Pike Research’s report, Geothermal Power, analyzes the global market opportunity for electricity production from conventional, EGS, and co-produced geothermal resources. The study includes an examination of market drivers, existing and emerging technologies, the public policy and regulatory environment, and key industry players. Global market forecasts, segmented by geography, extend through 2020 and include profiles of key countries actively developing geothermal power projects.

Comments

HarveyD

With only 5% of the potential developed, this clean energy source could supply enough power for over 27,000,000 BEVs and be available on a 24/7 basis.

Engineer-Poet

Both "conventional" and "enhanced" geothermal systems are effectively mining a stored resource of heat which is not renewable in less than decades. The long-term viability of these schemes is not good.

Dollared

E-P, given that the most important element of carbon reduction is getting rid of coal, and given that baseline load maintenance is the most critical application that gives coal a market advantage, wouldn't exploiting 1) conservation plus 2)geothermal as a baseline load to balance 3) solar and wind power be a very, very good strategy to cut our carbon output a great deal in a ten year span? It seems like an ideal transitional technology.

Engineer-Poet

We've gotten ourselves into a situation where our major energy sources for both transportation and electric generation are depleting on a time scale of a few decades. I fail to see how the substitution of geothermal, which depletes at least as fast, helps matters.

The USA has several hundred years' worth of uranium sitting in warehouses, waiting for FBRs to use it. We have similar resources of thorium. We can continue by mining either or both of these at a rate very low compared to recent history. That's a technically easier path than geothermal; the only problem is politics.

HarveyD

The only (major) problem is PEOPLE resistance, NOT politics.

It should be easier to sell safer/cleaner thorium reactors but they are not ready yet.

ExDemo

A doubling from next to nothing will still result in next to nothing.

That is what you get when know-nothing eco-fools presume to do any scientific engineering. Geothermal is limited by satisfactory sites, and sufficient thermal reservoirs. But it is really hindered by the hot and very corrosive thermal fluids that destroy the Plants in a short time.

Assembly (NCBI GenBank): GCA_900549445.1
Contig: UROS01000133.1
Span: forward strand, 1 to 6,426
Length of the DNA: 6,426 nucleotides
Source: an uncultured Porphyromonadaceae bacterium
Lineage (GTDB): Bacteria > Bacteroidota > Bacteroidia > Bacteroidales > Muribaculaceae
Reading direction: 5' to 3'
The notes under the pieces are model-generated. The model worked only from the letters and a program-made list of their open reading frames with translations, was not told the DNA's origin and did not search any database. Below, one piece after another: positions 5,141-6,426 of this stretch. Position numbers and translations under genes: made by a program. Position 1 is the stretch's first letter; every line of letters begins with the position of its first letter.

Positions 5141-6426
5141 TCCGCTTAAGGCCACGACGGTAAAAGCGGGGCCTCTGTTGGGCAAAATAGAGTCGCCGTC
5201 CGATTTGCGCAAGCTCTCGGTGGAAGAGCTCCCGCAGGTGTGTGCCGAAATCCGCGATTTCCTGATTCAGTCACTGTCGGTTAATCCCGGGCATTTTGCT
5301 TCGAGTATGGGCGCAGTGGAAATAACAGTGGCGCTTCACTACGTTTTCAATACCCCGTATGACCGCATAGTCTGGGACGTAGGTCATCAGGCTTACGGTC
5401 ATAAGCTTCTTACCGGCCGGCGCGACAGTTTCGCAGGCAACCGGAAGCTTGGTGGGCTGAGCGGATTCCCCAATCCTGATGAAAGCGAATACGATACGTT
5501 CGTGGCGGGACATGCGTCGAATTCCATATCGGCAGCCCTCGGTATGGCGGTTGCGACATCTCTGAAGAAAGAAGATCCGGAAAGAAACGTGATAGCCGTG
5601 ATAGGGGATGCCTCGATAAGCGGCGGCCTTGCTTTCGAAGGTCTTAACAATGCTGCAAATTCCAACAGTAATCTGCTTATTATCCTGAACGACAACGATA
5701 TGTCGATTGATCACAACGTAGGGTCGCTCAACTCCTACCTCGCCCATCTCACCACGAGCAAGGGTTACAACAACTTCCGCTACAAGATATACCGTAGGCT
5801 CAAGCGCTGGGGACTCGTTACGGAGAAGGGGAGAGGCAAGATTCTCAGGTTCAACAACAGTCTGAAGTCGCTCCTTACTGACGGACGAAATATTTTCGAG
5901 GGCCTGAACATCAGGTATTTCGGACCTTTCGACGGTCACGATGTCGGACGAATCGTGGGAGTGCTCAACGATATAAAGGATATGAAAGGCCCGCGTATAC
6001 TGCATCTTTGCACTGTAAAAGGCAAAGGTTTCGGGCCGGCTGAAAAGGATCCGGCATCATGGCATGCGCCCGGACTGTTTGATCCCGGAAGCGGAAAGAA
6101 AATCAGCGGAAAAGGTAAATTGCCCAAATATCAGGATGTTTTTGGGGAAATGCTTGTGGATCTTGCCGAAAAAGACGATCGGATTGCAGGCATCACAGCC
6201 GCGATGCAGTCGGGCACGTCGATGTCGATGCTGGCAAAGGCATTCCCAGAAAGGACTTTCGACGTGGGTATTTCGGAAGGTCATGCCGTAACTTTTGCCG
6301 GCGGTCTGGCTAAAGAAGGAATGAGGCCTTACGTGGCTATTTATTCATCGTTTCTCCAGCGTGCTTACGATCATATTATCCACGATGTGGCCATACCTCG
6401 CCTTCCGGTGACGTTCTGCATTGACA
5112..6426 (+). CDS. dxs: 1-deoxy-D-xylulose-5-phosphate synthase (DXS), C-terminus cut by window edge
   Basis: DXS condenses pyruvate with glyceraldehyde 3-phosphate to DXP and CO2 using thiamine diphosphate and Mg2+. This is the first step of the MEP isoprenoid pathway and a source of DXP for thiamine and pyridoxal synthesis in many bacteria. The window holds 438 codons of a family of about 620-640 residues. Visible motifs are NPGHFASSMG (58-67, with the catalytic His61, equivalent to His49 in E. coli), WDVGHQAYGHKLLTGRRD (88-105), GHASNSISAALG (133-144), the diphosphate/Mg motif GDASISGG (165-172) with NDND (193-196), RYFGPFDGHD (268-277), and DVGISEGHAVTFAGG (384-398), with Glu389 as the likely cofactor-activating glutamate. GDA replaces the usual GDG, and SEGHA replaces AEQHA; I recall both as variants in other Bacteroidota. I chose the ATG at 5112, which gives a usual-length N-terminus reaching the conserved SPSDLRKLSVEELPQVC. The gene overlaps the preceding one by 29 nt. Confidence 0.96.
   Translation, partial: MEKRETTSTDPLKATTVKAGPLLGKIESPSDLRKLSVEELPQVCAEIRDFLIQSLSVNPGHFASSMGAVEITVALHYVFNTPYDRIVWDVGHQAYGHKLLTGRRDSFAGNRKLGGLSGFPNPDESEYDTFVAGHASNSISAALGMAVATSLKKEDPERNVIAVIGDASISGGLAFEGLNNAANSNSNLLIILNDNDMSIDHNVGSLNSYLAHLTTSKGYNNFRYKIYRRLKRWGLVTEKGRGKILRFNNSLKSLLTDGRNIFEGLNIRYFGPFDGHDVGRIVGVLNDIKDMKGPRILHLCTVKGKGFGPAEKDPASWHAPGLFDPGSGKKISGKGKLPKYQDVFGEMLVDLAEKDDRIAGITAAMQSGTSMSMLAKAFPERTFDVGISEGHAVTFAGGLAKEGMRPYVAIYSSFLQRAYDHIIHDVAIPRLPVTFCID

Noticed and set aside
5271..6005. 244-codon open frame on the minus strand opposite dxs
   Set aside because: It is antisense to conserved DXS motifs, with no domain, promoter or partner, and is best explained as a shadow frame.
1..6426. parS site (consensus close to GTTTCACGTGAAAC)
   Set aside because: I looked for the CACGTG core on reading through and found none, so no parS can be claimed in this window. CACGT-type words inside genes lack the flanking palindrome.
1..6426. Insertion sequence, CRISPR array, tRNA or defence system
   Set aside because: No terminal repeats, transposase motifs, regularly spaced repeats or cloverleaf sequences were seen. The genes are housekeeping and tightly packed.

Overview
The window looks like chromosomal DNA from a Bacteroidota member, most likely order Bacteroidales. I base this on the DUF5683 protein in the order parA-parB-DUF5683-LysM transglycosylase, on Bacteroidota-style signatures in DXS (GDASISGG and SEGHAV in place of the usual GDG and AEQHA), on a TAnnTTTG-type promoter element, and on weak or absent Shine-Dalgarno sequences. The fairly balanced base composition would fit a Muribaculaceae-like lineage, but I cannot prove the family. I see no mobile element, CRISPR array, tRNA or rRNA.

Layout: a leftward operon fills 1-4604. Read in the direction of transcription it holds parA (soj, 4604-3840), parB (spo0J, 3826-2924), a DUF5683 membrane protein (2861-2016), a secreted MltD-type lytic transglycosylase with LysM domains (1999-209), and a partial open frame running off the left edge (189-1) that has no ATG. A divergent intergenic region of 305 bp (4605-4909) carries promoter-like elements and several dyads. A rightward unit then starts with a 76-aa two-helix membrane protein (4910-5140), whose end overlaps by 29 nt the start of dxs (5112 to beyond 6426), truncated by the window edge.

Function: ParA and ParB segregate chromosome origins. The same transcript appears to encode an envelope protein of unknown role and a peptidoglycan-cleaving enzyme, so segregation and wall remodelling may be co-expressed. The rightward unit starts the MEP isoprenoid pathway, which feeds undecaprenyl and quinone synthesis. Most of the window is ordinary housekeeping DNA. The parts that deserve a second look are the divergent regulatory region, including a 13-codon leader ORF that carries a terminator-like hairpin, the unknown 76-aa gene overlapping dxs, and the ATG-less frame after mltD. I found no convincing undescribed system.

ExDemo

EP,

Your understanding of energy sources is out-of-date.

Oil supplies, recoverable with today's technology, is about 2 trillion barrels in America, 2 trillion in Canada, and 2 trillion in South America. I won't speak for Eurasia at all.

By comparison all of the mid-East has about 1.2 trillion barrels of recoverable liquids. So supplies have expanded at least six fold if not more . If supplies lasted 50-100 years under old reckoning, it is now 600-1000 years today.

Plus liquid fuel energy use in the advanced societies is declining everywhere, as IEA reports, as the hard effort to improve efficiency is bearing fruit. No one has declined from 21 million barrels /day to 18 million barrels/day over the past decade, but all developed countries are using less every year. This offsets in large part the increased demand from the new tigers of China and India.

But Fusion is no longer "...50 years away and always will be". ITER is half constructed in Cadarache France. It is like the early prototype fission power reactors in the late fifties. In a lot less than a score of years, commercial reactors were being constructed everywhere. The next fusion reactor after ITER will add power to the grid; and had there been satisfaction with the very low service factor of so-called renewables, ITER itself, could produce power more frequently, and more power, than any renewable Solar or Wind installation.

But unlike fission, that demands the very best safety technology to control a potential runaway, Fusion is fail safe, and that makes all the difference. If something goes wrong it just stops. That will make its spread much faster.

Engineer-Poet
No one has declined from 21 million barrels /day to 18 million barrels/day over the past decade
You don't even define your terms. Are you talking about consumption or production? (Mexico is on track to become a net importer soon, as Indonesia already has.) The USA went from 20.8 mmbbl/d consumption in 2005 to 18.7 in 2009.

The stuff you say is "oil", isn't oil. Neither is your 2 trillion barrel figure realistic, at least not in the USA. That's counting the pore-trapped oil in the Bakken (not recoverable except by mining and crushing) and "oil" shale, which isn't economical with any technology yet demonstrated. These things aren't "supplies" (reserves) if you can't produce them at a price anyone can afford.

Canadian tar sands aren't oil either; a lot of processing is required to produce even a synthetic crude that refineries can handle, which is expensive in both hardware and energy.

If you expect to go back to the days of $25/bbl oil, you're in for a big disappointment. You're also going to be disappointed if you expect fusion any time soon. The inherent difficulties of keeping things together under bombardment by gram quantities of 14.7 MeV neutrons are not going to be dispelled by the breeze from your handwaving.